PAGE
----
comedy, parody, romance

They Came Together

They Came Together, 2014

They Came Together, 2014

As the credits continued to pop up along the bottom of the screen, I started thinking it’d be hard to hate David Wain’s They Came Together. It’s got Amy Poehler, Paul Rudd, Ellie Kemper, Bill Hader, Cobie Smulders, Michael Ian Black, Ed Helms… And each of them performs perfectly, with a wink and a nod. If you know your romcoms, this is a blast. If you don’t… well, you’re probably one of the folks who gave it 1.5 stars on Netflix.

Molly (Poehler) and Joel (Rudd) met in a corny, romantic comedy kind of way, and that’s exactly what they’re explaining to their friends Kyle (Hader) and Karen (Kemper) over dinner. Kyle and Karen are key to this romcom parody, since they react as the audience in a theater would. For example, with exactly 30 minutes left and the movie beginning to feel long, Karen stands up to leave, causing Molly to shout “Sit your ass down Karen!” It’s spot on. Together weaves, well, together all the love story moments you anticipate– there’s guys playing basketball while offering marriage advice, a sassy black friend named Wanda (played by Teyonah Parris, Mad Mens Dawn, I’ve missed you!), and coffee dates. But in this movie, the guys can’t make any of the shots, Wanda was going to be Ben Franklin for Halloween, and Molly orders her coffee even worse than Sally Albright would.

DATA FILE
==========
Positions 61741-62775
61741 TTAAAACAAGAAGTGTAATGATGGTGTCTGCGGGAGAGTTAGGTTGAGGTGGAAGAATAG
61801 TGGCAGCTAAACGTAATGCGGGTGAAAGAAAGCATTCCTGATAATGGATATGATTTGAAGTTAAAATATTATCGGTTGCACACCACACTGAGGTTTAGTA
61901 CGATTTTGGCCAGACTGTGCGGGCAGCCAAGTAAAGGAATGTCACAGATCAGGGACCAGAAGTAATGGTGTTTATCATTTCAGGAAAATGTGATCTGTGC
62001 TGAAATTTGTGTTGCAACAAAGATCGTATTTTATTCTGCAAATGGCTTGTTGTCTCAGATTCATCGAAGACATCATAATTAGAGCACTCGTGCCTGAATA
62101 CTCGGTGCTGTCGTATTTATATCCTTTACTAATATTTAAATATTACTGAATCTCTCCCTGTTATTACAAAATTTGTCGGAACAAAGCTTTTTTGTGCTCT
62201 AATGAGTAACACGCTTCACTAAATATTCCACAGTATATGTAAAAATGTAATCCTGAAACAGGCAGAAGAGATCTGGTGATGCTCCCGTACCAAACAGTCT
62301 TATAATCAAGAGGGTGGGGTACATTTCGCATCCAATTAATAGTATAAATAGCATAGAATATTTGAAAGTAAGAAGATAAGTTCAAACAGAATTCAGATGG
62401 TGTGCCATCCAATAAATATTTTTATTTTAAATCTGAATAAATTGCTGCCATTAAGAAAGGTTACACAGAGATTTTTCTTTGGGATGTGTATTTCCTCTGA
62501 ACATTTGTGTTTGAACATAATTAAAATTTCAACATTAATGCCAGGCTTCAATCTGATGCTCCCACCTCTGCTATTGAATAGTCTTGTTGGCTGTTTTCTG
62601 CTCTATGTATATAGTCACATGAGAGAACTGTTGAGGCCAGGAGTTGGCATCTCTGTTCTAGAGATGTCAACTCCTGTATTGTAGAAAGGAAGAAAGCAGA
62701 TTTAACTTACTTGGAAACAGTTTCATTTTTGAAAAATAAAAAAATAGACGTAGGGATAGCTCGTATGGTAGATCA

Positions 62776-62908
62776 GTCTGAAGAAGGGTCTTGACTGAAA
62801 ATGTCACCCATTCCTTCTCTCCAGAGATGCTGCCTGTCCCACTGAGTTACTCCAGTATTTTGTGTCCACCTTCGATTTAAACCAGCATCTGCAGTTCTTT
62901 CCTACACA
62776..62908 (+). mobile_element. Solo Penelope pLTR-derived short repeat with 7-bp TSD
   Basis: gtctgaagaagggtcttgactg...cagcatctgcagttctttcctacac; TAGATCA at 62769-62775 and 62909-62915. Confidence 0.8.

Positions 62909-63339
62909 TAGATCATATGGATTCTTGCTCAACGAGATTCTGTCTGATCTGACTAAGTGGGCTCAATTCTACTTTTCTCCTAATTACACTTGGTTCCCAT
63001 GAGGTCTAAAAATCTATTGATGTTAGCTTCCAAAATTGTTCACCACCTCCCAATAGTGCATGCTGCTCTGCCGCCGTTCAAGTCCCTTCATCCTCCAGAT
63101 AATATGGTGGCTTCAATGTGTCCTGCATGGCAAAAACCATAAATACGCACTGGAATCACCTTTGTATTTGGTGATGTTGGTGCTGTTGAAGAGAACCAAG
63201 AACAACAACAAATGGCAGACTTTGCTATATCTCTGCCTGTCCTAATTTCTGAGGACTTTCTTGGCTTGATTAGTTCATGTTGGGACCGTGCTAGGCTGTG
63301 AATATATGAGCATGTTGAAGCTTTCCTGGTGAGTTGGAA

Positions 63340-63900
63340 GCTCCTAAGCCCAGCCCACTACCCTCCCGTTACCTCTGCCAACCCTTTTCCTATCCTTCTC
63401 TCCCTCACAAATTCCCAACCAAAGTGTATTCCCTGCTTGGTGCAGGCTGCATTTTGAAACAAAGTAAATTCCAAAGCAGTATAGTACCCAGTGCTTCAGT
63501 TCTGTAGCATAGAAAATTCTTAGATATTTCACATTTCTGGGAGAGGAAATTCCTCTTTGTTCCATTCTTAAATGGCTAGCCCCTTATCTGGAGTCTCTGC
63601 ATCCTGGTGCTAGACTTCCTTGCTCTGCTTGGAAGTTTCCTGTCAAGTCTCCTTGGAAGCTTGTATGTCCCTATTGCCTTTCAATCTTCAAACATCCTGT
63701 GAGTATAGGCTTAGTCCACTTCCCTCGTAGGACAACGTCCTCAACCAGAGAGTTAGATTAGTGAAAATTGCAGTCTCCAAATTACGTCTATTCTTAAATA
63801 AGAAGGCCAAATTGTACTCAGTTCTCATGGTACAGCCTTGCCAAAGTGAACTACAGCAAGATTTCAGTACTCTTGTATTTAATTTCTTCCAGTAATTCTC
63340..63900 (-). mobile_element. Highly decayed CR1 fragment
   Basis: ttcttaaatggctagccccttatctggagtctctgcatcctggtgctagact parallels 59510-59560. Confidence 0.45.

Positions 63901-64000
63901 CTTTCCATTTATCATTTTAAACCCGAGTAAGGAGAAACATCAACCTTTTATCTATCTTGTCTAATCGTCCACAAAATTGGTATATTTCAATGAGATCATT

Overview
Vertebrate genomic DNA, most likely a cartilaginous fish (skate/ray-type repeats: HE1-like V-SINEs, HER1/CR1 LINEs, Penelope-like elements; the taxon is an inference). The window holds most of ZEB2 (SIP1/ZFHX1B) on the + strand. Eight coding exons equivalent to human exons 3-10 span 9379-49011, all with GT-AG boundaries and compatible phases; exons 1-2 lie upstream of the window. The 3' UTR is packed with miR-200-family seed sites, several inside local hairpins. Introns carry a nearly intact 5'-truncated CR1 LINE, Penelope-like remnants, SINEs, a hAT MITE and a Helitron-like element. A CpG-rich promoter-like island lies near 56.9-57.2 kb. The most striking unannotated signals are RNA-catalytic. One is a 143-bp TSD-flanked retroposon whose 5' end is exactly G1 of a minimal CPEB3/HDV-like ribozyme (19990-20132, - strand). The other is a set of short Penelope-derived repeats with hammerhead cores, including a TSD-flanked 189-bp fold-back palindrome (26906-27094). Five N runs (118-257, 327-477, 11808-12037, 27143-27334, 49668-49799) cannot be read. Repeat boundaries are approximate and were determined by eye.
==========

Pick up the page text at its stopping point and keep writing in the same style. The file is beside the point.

What may be even stronger than its parody is Together’s ridiculous one liners, taking advantage of  the adage “All’s fair in love and war.” When Joel asks Tiffany (Smulders) if she loves him, she replies, “I love Saturdays.” Molly tells Joel she’s a regular at a bookstore. His retort? “Yeah, a regular beanbag!” The list of quotes that made me laugh out loud for no apparent reason other than irreverence could go on endlessly. And the film laughs at itself, literally. When some jokes are told, the characters laugh far beyond an acceptable length of time, and the jokes themselves often push the limits of funny. There’s an entire exchange of goodbye’s, several minutes of “You can say that again!” only to hear the “that” all over again. And yet. Amidst the consistently growing cast of characters and film tropes, it all feels right. Like any over the top romantic comedy should feel.


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